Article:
No Evidence for Myanmar Junta’s Charges Against Daw Aung San Suu Kyi: Lawyer

By The Irrawaddy 22 June 2021

There is no evidence to support the charges against detained Myanmar leader Daw Aung San Suu Kyi, one of her lawyers said. Trials have begun in five of the cases brought against her by the military since its Feb. 1 coup, which include possession of illegally imported walkie-talkies, breaching COVID-19 restrictions and sedition.

The State Counselor discusses her defense strategy for each case with her legal team prior to the trial hearings and “gives us all the necessary instructions,” said U Kyi Win, a member of the legal team

U Kyi Win is defending Daw Aung San Suu Kyi against two charges involving alleged possession of illegally imported walkie-talkies, which is an offense under Article 8 of the Export and Import Law, and Article 67 of the Telecommunications Law.

The prosecution has been presenting evidence in those cases since June 14; the cases continue to be heard each Monday.

Daw Aung San Suu Kyi was arrested in the early hours of Feb. 1. Two days later police accused her of “illegally importing and using radio transmitting and receiving equipment” at her residence in Naypyitaw. Thus she is accused of breaching the Export and Import Law, which bans the importing of restricted items without permission. The devices are widely available on the market in Myanmar.

The police said in February that nine ICOM communication devices used by Daw Aung San Suu Kyi’s security team were found during a search conducted by a team from the Commander-in-Chief’s Office (Army) on Feb. 1.

“These devices were not seized from Daw Aung San Suu Kyi, as she had been in detention since 3 a.m. on Feb. 1. The evidence was collected after 6 a.m. on that day, from a total of 10 people: a personal assistant and the security team. All of them are staff of the Ministry of Home Affairs. [Based on these facts] a through cross-examination was conducted [by the defense],” U Kyi Win said, discussing last week’s testimony.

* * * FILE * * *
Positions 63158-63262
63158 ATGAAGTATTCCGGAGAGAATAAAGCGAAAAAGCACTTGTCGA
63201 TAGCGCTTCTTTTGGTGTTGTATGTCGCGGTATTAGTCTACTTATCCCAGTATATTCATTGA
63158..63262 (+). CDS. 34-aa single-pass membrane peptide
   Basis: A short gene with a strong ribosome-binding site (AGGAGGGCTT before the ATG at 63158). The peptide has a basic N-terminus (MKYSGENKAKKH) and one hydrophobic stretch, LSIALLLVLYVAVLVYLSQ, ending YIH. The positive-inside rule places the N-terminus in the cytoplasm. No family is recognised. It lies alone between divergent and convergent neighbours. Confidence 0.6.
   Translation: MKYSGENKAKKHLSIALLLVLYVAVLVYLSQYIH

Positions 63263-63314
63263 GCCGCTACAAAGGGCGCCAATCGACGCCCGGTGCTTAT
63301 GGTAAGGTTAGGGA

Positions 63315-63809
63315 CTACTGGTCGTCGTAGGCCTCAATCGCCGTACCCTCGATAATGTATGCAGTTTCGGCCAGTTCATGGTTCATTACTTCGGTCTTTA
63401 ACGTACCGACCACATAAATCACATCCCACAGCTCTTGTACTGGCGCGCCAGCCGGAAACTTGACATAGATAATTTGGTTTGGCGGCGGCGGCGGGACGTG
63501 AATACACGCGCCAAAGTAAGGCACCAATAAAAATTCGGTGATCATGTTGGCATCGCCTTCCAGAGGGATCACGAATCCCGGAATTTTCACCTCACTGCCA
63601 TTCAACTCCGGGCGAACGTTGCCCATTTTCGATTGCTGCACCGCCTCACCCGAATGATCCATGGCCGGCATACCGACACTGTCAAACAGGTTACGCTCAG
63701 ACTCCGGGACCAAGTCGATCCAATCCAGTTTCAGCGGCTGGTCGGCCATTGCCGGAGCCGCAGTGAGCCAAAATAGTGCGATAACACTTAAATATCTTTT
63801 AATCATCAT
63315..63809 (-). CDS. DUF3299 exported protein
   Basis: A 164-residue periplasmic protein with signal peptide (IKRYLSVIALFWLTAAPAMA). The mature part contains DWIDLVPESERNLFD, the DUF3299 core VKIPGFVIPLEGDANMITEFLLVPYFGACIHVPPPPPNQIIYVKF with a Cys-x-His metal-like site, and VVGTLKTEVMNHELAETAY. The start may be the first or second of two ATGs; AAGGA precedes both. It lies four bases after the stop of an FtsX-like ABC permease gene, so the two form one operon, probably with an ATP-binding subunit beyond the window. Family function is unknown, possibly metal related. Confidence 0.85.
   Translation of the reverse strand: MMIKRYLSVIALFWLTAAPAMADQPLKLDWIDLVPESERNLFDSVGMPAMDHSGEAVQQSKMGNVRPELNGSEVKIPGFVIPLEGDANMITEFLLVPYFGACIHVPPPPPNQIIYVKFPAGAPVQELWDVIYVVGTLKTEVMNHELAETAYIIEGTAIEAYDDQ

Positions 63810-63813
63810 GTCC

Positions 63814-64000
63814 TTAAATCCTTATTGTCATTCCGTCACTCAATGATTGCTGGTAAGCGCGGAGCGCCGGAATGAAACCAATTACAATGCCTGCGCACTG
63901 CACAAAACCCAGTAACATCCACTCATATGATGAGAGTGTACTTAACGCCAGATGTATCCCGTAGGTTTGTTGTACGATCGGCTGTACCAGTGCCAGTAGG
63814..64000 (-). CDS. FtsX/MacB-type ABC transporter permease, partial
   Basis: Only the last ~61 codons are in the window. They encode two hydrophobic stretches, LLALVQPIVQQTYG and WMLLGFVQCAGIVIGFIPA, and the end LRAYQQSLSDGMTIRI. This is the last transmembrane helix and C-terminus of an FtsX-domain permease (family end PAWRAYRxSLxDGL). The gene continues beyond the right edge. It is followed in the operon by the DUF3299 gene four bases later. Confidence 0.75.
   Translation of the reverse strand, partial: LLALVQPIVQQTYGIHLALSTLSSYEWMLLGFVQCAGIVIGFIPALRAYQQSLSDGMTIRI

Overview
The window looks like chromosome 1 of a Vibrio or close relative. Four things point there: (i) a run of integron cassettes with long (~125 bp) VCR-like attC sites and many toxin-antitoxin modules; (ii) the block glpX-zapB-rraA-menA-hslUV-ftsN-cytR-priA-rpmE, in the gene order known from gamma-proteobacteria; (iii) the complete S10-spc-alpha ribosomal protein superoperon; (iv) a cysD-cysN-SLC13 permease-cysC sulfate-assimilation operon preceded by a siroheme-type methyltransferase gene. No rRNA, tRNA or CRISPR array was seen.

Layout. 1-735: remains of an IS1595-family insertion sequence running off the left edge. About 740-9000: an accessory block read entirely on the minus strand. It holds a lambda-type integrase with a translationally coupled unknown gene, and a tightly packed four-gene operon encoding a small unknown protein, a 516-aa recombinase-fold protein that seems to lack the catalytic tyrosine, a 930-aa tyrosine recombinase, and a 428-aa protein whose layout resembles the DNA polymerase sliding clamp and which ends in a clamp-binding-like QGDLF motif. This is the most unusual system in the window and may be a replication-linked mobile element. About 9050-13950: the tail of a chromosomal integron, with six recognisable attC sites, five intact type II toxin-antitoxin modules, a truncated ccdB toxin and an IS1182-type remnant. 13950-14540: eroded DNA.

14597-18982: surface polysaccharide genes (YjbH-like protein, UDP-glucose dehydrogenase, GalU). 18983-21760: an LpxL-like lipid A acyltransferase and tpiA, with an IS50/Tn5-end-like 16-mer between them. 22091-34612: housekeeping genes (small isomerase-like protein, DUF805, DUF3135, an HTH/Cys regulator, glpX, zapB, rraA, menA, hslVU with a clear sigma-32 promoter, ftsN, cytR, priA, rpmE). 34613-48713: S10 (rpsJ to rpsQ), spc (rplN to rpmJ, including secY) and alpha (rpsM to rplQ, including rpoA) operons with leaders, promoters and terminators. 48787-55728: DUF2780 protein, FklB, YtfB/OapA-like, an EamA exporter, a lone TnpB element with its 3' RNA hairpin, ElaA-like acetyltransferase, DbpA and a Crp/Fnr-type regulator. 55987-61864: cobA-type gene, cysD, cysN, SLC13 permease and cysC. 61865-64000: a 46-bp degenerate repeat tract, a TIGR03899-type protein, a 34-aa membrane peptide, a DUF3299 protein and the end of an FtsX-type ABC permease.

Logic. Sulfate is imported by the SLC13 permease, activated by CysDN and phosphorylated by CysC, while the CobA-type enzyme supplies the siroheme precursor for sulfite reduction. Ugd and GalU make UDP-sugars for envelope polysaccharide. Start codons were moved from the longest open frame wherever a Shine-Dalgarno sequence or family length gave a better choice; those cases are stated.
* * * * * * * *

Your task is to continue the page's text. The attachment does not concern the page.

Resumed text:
He added that the defendant is “not guilty of any of these accusations.”

Ten witnesses are scheduled to testify in the two cases, and the legal team expects both cases to be completed at the same time.

The legal team representing Daw Aung San Suu Kyi was not able to hold its first meeting with her until late May, nearly four months after she was placed under house arrest.

Another member of the legal team, lawyer Daw Min Min Soe, said the State Counselor paid attention and “listened with interest throughout every court hearing in each case”, and told her lawyers “which testimony was false and how she wants them to defend” her.

On Monday, prosecution witnesses also testified at Daw Aung San Suu Kyi and President U Win Myint’s trials on charges of violating Article 25 of the Natural Disaster Management Law.

The defense objected to documents submitted to the court by the prosecution, but the special court in Naypyitaw’s Zabu Thiri Township accepted all documents, including photos.

The defense lawyers declined to provide details of their objections on Monday, however.

Last Tuesday, the legal team also objected to evidence presented at court hearings in Daw Aung San Suu Kyi’s trials for allegedly violating COVID-19 restrictions and the sedition law, on grounds of authenticity and relevance.

Both trials continue on Tuesday.

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